Overall, a company like Amazon is more attractive to own than one like Mega Brands (ignoring everything else and just looking at FCF vs earnings.) I suspect a situation like Amazon (but not Amazon for reasons mentioned below) may provide fundamental investors with an edge. Many on the Street appear to be neither long-term investors nor fundamental investors so they may ignore the "hidden" FCF picture.

So does Amazon contain hidden potential? Not anymore. As always, the price dictates the final decision. In the case of Amazon, everyone is aware of what I have described. Amazon's forward P/E is 37 (according to Morningstar) and it has been priced at very high P/E multiples for years. Clearly the reason people are tripping over themselves to buy Amazon stock at a P/E of 37 is because its true earnings potential is much higher than the earnings indicate. Judging by the FCF, I think Amazon's current P/E is actually around 20. That's still high, and that's one reason I haven't bough any shares, but the market is treating this like a growth stock (basically it's like a baby Wal-mart in the 90's.)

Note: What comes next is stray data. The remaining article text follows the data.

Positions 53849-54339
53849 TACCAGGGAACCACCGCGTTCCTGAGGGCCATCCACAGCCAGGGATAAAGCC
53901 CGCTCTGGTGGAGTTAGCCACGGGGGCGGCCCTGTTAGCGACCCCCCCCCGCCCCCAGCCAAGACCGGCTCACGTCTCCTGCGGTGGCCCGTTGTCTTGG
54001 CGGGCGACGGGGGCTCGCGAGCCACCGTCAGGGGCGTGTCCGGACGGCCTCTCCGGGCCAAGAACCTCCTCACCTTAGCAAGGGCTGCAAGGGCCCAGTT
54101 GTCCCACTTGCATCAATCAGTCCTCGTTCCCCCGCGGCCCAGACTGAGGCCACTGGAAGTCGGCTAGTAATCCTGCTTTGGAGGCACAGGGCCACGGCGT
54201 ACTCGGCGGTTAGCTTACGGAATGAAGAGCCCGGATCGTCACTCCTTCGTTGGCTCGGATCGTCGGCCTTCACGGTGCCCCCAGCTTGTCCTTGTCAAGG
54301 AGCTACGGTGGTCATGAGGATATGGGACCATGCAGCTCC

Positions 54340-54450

Summary

If you are a long-term investor and mostly concerned with the wealth that accrues to you (as opposed to shorter-term investors who are more concerned with whether the stock price is going up or down,) you need to be careful about using reported earnings. Usually earnings is close to free cash flow but, as shown above, it can deviate materially at times. For smaller companies that may not be followed as widely, a higher FCF than income may mask true profit potential. Such situations may be potential investment opportunities, depending on the price.